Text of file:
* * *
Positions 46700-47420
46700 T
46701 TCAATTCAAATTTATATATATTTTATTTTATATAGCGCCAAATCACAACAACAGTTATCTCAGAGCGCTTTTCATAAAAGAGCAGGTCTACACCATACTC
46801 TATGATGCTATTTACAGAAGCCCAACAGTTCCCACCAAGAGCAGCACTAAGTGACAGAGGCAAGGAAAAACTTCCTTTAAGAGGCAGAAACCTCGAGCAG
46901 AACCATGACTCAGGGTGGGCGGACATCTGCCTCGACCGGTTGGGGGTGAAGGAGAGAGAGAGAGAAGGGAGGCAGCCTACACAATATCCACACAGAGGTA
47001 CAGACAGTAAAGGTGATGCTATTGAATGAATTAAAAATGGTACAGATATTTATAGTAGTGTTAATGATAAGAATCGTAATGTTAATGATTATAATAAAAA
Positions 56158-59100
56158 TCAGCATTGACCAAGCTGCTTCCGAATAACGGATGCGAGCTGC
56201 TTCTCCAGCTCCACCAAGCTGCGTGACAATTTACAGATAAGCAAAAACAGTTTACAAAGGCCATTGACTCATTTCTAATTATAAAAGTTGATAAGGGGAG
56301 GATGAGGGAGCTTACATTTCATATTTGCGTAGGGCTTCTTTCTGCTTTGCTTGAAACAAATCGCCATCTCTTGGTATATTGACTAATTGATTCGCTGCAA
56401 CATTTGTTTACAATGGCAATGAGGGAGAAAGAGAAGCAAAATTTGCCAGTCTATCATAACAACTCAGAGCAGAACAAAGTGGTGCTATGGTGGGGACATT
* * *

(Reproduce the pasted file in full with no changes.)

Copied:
Positions 46700-47420
46700 T
46701 TCAATTCAAATTTATATATATTTTATTTTATATAGCGCCAAATCACAACAACAGTTATCTCAGAGCGCTTTTCATAAAAGAGCAGGTCTACACCATACTC
46801 TATGATGCTATTTACAGAAGCCCAACAGTTCCCACCAAGAGCAGCACTAAGTGACAGAGGCAAGGAAAAACTTCCTTTAAGAGGCAGAAACCTCGAGCAG
46901 AACCATGACTCAGGGTGGGCGGACATCTGCCTCGACCGGTTGGGGGTGAAGGAGAGAGAGAGAGAAGGGAGGCAGCCTACACAATATCCACACAGAGGTA
47001 CAGACAGTAAAGGTGATGCTATTGAATGAATTAAAAATGGTACAGATATTTATAGTAGTGTTAATGATAAGAATCGTAATGTTAATGATTATAATAAAAA
Positions 56158-59100
56158 TCAGCATTGACCAAGCTGCTTCCGAATAACGGATGCGAGCTGC
56201 TTCTCCAGCTCCACCAAGCTGCGTGACAATTTACAGATAAGCAAAAACAGTTTACAAAGGCCATTGACTCATTTCTAATTATAAAAGTTGATAAGGGGAG
56301 GATGAGGGAGCTTACATTTCATATTTGCGTAGGGCTTCTTTCTGCTTTGCTTGAAACAAATCGCCATCTCTTGGTATATTGACTAATTGATTCGCTGCAA
56401 CATTTGTTTACAATGGCAATGAGGGAGAAAGAGAAGCAAAATTTGCCAGTCTATCATAACAACTCAGAGCAGAACAAAGTGGTGCTATGGTGGGGACATT